In this lecture I revisit the meaning of the 1954 Brown v. Board of Education decision and the legal and social struggles that led to the ruling and its consequences especially in the area of higher educational opportunity. I develop the idea of the American Democratic Tradition not as a fossilized ideal but as a contested terrain. The Brown decision and the blues of social change as a protracted, continuous process of struggle is the moment I am trying to render here in this lecture.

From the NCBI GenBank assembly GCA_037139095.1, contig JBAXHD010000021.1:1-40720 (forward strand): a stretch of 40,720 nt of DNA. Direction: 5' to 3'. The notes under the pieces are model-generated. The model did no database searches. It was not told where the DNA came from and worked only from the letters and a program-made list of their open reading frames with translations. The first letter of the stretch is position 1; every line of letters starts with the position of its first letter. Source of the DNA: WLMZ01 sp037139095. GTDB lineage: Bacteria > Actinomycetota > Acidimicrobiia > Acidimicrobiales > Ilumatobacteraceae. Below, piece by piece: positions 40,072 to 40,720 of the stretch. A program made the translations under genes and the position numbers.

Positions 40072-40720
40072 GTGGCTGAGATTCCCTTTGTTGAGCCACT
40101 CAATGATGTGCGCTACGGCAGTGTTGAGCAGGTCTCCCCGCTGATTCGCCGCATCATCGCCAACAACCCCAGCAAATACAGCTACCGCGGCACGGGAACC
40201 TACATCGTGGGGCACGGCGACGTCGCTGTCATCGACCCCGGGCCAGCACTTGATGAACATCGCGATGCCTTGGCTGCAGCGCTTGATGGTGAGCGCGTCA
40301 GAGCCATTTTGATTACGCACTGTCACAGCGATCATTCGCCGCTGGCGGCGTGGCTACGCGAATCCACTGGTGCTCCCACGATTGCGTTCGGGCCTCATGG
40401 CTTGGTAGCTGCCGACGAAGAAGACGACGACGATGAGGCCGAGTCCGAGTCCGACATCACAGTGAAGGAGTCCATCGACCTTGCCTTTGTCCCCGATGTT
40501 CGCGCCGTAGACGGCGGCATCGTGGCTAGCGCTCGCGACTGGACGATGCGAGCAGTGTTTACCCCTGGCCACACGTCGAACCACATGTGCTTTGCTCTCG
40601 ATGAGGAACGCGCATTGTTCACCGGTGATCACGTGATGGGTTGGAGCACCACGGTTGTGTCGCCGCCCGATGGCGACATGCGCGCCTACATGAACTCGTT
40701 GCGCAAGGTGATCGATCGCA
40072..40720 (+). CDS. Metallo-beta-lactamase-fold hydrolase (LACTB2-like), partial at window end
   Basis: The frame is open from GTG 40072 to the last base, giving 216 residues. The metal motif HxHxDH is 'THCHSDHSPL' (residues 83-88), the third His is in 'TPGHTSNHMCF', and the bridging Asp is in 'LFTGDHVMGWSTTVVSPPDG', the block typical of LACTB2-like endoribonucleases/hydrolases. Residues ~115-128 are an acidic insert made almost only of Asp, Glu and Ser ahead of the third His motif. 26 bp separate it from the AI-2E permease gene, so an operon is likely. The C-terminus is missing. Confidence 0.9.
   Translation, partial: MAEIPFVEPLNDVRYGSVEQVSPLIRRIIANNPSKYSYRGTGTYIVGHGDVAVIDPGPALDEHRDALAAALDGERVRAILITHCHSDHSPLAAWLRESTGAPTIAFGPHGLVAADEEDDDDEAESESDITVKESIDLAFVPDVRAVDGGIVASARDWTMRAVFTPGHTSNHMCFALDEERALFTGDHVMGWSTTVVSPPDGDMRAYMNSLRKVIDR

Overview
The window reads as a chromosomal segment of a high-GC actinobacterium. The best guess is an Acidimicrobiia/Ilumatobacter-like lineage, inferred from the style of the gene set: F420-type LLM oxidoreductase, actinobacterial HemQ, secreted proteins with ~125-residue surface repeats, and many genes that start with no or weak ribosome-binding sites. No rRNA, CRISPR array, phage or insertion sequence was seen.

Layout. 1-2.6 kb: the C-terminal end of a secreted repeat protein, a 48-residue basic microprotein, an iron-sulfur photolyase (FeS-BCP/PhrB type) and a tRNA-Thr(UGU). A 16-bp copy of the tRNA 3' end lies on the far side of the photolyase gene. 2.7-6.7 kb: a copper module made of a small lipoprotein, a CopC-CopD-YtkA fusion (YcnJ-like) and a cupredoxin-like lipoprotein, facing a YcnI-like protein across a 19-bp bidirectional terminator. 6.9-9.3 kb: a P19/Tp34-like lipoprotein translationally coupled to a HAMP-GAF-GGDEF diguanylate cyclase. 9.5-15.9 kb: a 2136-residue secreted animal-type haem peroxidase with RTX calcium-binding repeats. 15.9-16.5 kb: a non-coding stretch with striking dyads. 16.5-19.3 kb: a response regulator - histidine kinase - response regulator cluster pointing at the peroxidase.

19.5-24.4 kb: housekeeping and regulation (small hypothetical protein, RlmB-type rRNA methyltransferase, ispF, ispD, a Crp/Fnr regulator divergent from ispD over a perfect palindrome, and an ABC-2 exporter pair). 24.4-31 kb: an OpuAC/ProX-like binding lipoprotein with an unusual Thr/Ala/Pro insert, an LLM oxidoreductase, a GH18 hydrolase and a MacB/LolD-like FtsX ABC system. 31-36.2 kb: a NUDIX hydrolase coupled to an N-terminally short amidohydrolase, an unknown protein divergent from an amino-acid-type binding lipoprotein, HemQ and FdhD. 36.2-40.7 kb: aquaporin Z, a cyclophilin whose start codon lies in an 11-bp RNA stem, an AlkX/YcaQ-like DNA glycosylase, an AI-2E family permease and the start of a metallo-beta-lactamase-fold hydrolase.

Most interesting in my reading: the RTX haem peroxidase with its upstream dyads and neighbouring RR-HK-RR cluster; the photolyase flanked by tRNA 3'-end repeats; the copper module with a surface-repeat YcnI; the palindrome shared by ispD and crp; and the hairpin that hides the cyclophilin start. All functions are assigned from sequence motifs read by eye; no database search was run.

The Cornell Law Review invited me to participate in its 2004 Symposium, particularly Panel One on "Law, Democracy, and Ideals: Equal Access to Higher Education" with Professors Marcia G. Synnott and Michael A. Olivas. The symposium was co-sponsored by Allen R. Tessler, Dean of the Cornell Law School, the Africana Studies and Research Center, the Cornell Black Law Students Association, the Cornell Law Students Association, the Federalist Society, the Institute for African Development, and many others. For the complete list of participants and co-sponsors see http://organizations.lawschool.cornell.edu/clr/SymposiumSchedule.htm